Exposure to stress in the womb due to maternal smoking or diet may affect genes increasing your risk of disease later, a new Harvard study has found.
Researchers from the university have found that epigenetic disruptions, which are associated with chronic disease later in life, are already common at birth.
Possibly, these aberrations result from stressors in the intrauterine environment (e.G. Maternal smoking, maternal diet, or high levels of endocrine-disrupting chemicals), researchers said.
This finding supports the belief that seeds of disease are sown before birth, increasing the importance of optimal prenatal care.
"This study may help us understand whether epigenetic mechanisms contribute to chronic disease susceptibility already prior to birth," said Karin Michels, study author from Harvard Medical School in Boston.
"We are currently exploring which stressors during prenatal life may contribute to these epigenetic disruptions," said Michels.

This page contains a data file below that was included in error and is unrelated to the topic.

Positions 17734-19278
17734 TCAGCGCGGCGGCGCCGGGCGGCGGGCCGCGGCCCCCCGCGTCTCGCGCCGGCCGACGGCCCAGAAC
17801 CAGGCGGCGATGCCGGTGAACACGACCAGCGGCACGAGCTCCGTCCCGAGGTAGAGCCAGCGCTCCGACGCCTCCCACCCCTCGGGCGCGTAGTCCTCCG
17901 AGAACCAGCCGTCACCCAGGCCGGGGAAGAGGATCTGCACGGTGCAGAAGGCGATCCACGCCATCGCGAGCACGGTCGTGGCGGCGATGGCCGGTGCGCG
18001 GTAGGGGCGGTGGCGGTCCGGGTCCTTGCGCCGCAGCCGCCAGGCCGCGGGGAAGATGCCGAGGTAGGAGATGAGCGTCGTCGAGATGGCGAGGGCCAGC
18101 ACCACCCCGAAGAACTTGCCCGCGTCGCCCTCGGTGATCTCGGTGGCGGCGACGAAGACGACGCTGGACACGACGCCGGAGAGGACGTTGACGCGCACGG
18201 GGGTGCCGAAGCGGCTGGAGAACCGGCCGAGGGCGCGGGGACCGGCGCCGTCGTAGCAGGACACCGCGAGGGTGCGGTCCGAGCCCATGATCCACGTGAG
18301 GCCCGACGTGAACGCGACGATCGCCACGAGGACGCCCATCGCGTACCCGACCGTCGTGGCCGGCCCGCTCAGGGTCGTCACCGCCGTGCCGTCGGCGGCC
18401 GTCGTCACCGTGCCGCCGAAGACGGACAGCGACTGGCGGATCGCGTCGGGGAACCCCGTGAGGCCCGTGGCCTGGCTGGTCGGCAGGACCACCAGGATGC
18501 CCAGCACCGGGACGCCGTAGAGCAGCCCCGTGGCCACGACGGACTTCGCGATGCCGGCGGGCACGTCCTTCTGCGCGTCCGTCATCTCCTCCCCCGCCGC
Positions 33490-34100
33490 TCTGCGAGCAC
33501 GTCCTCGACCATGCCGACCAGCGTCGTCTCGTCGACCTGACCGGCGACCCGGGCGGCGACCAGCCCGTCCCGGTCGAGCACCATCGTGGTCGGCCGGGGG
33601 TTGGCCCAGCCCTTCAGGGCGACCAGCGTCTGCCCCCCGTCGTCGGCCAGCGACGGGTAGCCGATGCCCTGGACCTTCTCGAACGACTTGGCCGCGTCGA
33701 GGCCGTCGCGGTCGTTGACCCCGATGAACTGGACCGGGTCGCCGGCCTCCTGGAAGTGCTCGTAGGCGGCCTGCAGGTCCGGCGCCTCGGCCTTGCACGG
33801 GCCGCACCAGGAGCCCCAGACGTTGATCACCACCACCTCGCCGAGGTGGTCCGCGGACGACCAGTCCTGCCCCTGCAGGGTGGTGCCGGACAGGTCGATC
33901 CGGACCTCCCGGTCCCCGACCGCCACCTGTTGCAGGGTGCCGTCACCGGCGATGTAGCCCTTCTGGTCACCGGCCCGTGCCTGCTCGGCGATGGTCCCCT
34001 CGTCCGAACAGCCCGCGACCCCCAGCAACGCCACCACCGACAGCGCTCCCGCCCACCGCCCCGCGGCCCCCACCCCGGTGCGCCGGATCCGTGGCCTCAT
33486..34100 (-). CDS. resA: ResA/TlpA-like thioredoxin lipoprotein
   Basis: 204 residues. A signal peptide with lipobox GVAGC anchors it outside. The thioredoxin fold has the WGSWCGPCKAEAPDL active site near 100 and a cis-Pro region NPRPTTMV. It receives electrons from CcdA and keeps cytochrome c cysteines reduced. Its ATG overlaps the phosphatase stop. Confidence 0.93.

To make this discovery, Michels and colleagues examined the expression pattern of imprinted genes important for growth and development.
Researchers analysed the parental expression pattern in the cord blood and placenta of more than 100 infants and followed up this analysis with methylation and expression studies.
The results lent credence to the emerging theme that susceptibility to disease may indeed originate in utero.
Additionally, this research showed that a high degree of disruption occurred during the imprinting of a gene called IGF2, which was expressed from both alleles in the cord blood of 22 per cent of study subjects.
Loss of imprinting of IGF2 has been associated with several cancers, including Wilms Tumour, colorectal and breast cancer and childhood disorders such as Beckwith-Wiedemann Syndrome, researchers said.
The study was published in The FASEB Journal.